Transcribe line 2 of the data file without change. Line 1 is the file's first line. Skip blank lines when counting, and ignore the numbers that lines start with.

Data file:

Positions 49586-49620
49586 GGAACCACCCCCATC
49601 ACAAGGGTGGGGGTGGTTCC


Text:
49586 GGAACCACCCCCATC